Tuesday, February 4, 2014

Emerson on Beauty Again

This post will be on "The Nature of Beauty" a selection from Emerson's Nature: Addresses and Lectures (1849) which appears in Carlson and Lintott's textbook Nature, Aesthetics, and Environmentalism.  I had posted before on Emerson on beauty here.  

What interests me most about Emerson is seeing his vision as a kind of foil for the most commonly held view concerning the aesthetics of the natural environment, scientific cognitivism.  This passage from Emerson ironically appears at the beginning of a textbook compiled by aestheticians who favor scientific cognitivism.  

An interesting feature of Emerson's approach to nature not shared by contemporary aestheticians of nature is stress on the idea of return to childhood:  "few adult persons can see nature."  For example we may see the sun but we do so, as adults, only in a superficial way:  "The sun illuminates only the eye of the man, but shines into the eye and the heart of the child."  So the lover of nature becomes as a child.  Emerson speaks of this in terms of of a harmony of inward and outward senses.  This is achieved only when the adult "has retained the spirit of infancy."  When this happens there is "a wild delight" that "runs through the man" and makes all his sorrows and griefs seem small.  This leads to appreciation of all seasons of nature, not just the summer:  "every hour and change corresponds to an authorizes a different state of mind."  One of my favorite lines is the following: "Crossing a bare common, in snow puddles, at twilight, under a clouded sky, without having in my thoughts any occurrence of special good fortune, I have enjoyed a perfect exhilaration.  I am glad to the bring of fear." This is something we can all relate to, even atheists.  Emerson connects this to becoming a child once again.  In the very next sentence he writes, "In the woods too, a man casts off his years...and at what period soever of life, is always a child."  The response to nature of becoming like a child is not discussed in the aesthetics of nature literature I know.  Even Kant, who talks about the free play of imagination and understanding in aesthetic experience, does not associate this play with child-likeness.  Scientific cognitivism as a position in the aesthetics of nature could not accept this stance since scientific cognition is a matter for adults, not children or the child-in-us.  For Emerson, this childlikeness is even a moment of a kind of pleasant false belief:  in the woods "I feel that nothing can befall me in life...which nature cannot repair."  I feel "uplifted into infinite space" and my sense of ego vanishes.  Emerson then writes, famously, "I become a transparent eye-ball; I am nothing; I see all; the currents of the Universal Being circulate through me; I am part or particle of God."  Whether an atheist can have these same feelings is open to question.  But he or she can certainly get part of the way there, for example in becoming like a child and in feeling as if one's ego as dissolved.   For Emerson, immortal beauty can only be found in the the wilderness: "In the wilderness, I find something more dear and connate than in streets or villages."  But I wonder why such feelings cannot be had in urban settings as well.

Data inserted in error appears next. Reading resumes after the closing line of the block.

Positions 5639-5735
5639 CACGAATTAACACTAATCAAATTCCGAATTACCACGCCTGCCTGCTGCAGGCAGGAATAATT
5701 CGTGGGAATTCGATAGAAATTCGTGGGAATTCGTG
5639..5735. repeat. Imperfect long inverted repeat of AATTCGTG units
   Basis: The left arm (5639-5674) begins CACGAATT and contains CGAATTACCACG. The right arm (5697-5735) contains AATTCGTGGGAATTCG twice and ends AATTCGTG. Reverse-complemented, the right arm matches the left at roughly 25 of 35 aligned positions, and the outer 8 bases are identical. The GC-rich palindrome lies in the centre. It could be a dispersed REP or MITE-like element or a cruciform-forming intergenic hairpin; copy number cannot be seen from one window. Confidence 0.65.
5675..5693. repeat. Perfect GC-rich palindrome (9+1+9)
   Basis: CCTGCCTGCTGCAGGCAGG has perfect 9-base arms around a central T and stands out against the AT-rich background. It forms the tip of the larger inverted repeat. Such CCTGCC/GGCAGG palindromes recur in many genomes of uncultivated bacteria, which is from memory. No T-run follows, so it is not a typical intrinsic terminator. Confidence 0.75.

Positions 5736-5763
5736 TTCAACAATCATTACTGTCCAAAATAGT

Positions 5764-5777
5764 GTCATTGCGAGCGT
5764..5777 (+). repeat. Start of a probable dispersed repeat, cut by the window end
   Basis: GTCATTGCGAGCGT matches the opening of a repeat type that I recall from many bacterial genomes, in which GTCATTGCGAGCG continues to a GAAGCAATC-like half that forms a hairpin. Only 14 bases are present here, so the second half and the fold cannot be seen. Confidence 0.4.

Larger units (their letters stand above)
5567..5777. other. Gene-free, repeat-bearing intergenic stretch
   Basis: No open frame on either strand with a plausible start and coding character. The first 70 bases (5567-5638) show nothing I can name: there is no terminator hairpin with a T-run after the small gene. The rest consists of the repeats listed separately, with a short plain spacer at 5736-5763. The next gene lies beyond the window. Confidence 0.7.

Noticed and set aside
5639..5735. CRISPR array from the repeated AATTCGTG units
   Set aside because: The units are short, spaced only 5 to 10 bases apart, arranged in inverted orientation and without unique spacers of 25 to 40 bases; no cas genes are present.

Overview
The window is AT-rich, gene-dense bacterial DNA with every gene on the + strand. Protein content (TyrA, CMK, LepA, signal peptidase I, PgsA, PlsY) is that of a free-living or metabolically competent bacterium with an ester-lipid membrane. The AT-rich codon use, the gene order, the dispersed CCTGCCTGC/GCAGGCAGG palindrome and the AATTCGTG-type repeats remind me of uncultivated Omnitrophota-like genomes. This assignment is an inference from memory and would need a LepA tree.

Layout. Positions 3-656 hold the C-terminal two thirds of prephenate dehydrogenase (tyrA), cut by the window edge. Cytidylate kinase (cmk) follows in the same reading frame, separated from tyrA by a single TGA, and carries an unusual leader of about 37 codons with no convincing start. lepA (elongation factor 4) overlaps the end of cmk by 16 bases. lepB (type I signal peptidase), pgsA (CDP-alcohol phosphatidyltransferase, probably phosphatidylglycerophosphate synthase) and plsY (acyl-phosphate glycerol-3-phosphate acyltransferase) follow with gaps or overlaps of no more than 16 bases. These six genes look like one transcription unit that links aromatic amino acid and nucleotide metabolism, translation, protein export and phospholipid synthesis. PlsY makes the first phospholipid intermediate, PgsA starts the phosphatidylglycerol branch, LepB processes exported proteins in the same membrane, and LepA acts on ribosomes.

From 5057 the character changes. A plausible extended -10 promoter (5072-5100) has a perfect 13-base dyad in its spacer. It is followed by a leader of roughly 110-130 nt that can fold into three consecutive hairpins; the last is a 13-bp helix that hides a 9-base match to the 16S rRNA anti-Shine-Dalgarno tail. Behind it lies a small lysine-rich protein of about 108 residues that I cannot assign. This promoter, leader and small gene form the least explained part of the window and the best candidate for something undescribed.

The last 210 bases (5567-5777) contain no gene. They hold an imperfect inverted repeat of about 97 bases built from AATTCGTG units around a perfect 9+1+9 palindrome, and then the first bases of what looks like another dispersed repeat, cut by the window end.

In my earlier post on this topic I discussed Emerson's view of the eye as the "best of artists."  He also speaks in the same paragraph of light as "the first of painters."  Indeed, "there is no object so foul that intense light will not make beautiful."  It can give the sense  "a sort of infinitude" which makes "all matter gay."  I think of the experience of walking through my neighborhood at sunset or at sunset and seeing everything in a golden glow of light, so that even the uglier homes are beautiful.  The opposite of this is certain gray days when everything seems tawdry.